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Choosing Conversation

WOW, there’s such a variety of ways to describe “conversation” out there in the world! And many ways that authors categorize them, but I found little to no focus on who people are BEING in conversation.

What I’ve learned by observing communication through a lens of intention is that how people speak to each other directly connects to how well they know themselves and how deeply they live from the core of who they BE. Most people’s self-awareness is limited to their persona, and therefore their conversations take place as a superficial and automatic reaction to others. In the workplace, most conversations can often be described as one of these types:

Instructive – guidance that includes direction with expectations of targeted results

Sharing – discussing thoughts and perceptions that may include feedback and advice-giving

Protesting – focusing on “what’s not working” and holding others responsible with little to no personal accountability

Creative – brainstorming ideas to find innovative ways of handling responsibilities

These conversations can provide great value or can be destructive, depending how people show up to the discussion. As we learn to BE from our core nature at work, our focus turns toward intentional conversations. A very powerful form of purposeful communication is dialogue.

Dialogue – a highly functional communication structure that uses a conversational model. It is often very appropriate when the topic is challenging due to difference in perspectives or in highly explorative situations. Dialogue conversations can take our thought process to a deeper level that can provide remarkable results.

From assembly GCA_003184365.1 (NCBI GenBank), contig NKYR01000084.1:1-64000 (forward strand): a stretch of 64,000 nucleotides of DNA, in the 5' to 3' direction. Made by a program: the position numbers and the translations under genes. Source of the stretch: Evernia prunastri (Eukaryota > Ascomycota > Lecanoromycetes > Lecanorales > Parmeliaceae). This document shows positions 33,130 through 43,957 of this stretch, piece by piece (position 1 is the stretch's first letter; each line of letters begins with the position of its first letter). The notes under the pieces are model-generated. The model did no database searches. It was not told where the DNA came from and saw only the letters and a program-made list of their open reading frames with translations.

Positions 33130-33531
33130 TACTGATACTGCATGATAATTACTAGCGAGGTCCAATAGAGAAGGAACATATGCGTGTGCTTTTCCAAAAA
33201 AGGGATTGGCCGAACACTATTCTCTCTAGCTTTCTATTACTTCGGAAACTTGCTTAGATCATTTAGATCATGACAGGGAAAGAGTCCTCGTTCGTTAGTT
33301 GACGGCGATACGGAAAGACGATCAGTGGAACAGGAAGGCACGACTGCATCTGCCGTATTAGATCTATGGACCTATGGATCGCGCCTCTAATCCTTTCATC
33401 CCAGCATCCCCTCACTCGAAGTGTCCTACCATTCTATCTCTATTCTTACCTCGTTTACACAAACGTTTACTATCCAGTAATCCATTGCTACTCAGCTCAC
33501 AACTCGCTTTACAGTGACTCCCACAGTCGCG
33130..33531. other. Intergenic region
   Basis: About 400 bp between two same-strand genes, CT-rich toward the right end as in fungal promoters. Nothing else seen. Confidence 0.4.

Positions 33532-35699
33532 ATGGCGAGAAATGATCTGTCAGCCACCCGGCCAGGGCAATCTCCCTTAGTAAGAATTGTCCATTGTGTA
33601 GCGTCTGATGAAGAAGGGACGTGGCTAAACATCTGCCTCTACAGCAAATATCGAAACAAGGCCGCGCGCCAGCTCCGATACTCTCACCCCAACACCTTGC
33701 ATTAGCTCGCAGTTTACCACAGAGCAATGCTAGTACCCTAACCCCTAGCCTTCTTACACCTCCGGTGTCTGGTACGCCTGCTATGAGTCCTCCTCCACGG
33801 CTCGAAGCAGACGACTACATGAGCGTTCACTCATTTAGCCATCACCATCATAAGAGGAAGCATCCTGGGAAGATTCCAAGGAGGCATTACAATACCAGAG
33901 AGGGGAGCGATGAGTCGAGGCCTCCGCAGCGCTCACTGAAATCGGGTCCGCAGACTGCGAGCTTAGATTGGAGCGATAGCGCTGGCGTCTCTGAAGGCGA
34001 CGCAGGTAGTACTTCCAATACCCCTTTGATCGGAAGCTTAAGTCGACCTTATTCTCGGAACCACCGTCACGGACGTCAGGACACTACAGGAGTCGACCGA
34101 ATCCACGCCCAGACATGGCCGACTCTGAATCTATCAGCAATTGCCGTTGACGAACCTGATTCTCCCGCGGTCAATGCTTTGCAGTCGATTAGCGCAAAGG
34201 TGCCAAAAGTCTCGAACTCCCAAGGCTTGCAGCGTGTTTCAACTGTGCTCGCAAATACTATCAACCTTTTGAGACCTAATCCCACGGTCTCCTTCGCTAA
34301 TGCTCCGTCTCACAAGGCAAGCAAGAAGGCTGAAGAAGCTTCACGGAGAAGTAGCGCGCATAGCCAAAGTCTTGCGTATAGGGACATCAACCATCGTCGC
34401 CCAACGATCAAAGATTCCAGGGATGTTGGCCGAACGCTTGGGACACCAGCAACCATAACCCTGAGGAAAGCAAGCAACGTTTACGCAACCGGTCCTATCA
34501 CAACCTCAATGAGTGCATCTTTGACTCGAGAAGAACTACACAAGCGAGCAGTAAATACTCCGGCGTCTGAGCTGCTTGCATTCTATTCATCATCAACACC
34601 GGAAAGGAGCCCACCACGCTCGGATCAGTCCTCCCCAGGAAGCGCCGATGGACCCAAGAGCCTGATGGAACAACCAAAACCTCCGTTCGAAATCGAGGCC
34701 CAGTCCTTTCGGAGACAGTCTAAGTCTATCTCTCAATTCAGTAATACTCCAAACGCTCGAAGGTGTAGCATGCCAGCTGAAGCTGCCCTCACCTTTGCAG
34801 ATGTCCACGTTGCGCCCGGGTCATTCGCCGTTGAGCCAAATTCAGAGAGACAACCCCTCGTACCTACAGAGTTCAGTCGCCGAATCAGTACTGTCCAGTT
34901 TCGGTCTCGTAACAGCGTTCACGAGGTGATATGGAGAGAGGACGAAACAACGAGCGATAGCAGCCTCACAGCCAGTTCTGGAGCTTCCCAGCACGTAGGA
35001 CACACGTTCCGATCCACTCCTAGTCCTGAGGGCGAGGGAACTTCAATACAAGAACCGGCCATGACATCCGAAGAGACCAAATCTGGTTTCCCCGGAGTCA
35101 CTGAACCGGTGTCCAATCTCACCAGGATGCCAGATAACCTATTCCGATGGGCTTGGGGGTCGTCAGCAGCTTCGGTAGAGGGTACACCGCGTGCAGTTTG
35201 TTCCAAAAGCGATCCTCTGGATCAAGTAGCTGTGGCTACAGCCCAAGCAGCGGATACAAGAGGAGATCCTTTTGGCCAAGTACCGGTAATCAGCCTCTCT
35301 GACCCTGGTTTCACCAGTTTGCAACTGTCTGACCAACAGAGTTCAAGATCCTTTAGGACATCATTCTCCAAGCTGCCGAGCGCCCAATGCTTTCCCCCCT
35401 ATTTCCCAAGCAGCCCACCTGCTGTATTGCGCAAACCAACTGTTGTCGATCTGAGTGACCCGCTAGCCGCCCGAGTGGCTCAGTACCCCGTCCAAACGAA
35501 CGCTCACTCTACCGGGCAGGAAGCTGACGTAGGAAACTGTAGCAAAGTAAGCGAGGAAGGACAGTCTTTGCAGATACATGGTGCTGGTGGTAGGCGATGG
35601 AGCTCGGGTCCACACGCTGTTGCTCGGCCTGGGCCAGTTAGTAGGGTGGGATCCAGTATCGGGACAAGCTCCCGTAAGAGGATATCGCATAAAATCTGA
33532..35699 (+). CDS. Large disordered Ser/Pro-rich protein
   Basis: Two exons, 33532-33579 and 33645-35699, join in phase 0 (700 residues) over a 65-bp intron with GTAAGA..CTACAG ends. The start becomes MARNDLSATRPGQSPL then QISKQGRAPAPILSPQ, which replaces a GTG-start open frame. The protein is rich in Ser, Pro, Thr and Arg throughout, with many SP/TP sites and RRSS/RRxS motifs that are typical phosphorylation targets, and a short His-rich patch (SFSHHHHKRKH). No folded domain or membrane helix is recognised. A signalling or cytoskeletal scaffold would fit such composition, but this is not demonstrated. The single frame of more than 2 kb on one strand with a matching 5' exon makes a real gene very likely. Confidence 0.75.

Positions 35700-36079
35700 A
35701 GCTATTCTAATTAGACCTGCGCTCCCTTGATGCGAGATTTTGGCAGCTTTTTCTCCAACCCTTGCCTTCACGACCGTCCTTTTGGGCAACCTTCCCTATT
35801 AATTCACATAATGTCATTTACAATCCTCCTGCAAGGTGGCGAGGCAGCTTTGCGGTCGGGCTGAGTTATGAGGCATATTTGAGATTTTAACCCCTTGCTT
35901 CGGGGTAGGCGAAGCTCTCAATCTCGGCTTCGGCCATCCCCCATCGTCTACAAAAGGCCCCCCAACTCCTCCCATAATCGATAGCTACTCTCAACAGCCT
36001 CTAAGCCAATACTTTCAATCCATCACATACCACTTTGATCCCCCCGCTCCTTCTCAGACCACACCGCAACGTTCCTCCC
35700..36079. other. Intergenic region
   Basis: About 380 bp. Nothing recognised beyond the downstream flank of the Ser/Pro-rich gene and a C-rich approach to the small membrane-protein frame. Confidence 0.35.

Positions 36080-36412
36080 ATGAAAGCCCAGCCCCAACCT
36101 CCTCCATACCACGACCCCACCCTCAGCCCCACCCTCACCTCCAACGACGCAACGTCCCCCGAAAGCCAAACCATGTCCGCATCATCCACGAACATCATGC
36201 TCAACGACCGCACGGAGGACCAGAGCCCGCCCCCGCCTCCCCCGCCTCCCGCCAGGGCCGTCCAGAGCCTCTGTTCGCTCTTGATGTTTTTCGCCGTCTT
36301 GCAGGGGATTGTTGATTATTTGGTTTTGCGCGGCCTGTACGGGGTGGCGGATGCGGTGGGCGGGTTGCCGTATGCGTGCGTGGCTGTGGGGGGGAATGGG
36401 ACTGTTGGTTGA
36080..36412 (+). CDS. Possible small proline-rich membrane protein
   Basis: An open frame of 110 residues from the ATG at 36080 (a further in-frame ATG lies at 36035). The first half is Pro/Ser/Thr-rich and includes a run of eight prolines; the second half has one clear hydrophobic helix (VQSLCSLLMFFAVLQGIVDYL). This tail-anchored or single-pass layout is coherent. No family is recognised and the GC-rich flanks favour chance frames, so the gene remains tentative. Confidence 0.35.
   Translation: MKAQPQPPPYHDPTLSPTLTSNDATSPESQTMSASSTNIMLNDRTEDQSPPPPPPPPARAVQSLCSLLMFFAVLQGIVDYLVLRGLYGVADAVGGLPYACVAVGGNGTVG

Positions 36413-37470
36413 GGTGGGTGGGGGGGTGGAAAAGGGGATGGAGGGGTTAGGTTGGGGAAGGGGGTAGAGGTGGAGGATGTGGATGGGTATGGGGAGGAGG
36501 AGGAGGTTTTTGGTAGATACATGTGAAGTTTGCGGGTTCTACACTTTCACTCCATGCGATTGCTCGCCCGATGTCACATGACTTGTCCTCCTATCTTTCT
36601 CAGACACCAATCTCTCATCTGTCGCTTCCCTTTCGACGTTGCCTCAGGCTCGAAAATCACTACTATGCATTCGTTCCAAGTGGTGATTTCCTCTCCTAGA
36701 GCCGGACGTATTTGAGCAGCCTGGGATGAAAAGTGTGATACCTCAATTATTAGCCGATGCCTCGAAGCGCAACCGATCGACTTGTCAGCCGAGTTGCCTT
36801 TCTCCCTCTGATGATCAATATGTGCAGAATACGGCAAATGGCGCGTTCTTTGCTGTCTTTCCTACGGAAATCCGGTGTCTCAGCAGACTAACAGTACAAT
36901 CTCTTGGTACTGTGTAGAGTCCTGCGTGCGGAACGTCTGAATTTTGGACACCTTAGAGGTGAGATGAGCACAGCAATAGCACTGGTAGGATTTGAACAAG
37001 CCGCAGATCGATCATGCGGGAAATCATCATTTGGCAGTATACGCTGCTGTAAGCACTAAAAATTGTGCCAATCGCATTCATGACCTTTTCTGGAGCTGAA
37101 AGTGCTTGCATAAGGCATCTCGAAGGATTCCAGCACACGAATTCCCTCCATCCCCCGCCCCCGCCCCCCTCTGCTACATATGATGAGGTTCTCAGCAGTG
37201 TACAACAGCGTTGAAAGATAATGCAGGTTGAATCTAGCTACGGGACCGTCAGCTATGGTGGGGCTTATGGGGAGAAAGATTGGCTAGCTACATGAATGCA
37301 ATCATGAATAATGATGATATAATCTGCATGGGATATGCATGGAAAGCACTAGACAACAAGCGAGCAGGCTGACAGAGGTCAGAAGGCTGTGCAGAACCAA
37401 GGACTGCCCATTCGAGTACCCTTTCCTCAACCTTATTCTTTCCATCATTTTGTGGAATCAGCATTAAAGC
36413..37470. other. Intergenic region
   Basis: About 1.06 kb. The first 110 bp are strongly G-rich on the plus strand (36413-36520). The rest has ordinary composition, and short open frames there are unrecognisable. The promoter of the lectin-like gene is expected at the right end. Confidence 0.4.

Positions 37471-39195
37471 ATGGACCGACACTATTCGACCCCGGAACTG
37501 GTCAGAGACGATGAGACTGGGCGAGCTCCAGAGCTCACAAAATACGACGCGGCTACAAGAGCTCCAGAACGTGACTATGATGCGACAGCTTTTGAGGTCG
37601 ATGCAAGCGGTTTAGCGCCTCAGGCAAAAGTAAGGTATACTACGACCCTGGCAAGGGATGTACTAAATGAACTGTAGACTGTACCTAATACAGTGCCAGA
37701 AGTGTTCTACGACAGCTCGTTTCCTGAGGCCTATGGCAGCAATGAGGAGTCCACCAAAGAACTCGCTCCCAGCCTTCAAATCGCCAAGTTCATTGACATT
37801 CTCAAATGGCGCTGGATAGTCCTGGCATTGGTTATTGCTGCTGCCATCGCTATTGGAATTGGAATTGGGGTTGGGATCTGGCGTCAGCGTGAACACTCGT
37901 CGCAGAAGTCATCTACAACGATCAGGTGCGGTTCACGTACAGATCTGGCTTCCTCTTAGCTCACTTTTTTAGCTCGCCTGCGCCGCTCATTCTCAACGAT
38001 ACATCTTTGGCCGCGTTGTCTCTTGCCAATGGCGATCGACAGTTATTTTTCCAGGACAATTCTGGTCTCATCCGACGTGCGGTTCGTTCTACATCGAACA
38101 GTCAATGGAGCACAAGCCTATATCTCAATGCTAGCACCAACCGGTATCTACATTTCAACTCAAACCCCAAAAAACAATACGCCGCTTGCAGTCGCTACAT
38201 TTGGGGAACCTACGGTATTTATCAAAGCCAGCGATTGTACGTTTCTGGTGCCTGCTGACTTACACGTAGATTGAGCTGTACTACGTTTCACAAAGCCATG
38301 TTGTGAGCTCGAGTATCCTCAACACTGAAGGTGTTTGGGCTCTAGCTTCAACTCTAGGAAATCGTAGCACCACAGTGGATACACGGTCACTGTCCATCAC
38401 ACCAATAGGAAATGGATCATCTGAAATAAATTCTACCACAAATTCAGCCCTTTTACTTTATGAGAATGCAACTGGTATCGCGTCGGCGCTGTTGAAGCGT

Some characteristics I’ve noticed to be present during highly functional conversations are:

  • Environment and timing of discussions is taken into consideration
  • Words are considered with appreciation for others before spoken
  • Deep listening is exercised to gain understanding of a perception different from your own
  • Expression and listening is carried out with respect
  • Silence is available to consider BEING influenced by another’s perception… WAIT (Why Am I Talking?)
  • Speaking gently and honestly makes it easier to truly hear each other
  • Addressing things openly results in a far better outcome than letting your mind “stew”, with neurons firing out of control
  • Presenting thoughts clearly by making an effort to give examples that others can relate to
  • Staying in the conversation long enough that everyone feels heard and can be consciously present to gain understanding and awareness

What’s important is that we take the time to BE in the moment while we consider the purpose of the conversation and explore the infinite possibilities for communicating.

What conversational choice respects the people involved and has the greatest potential for a brilliant outcome?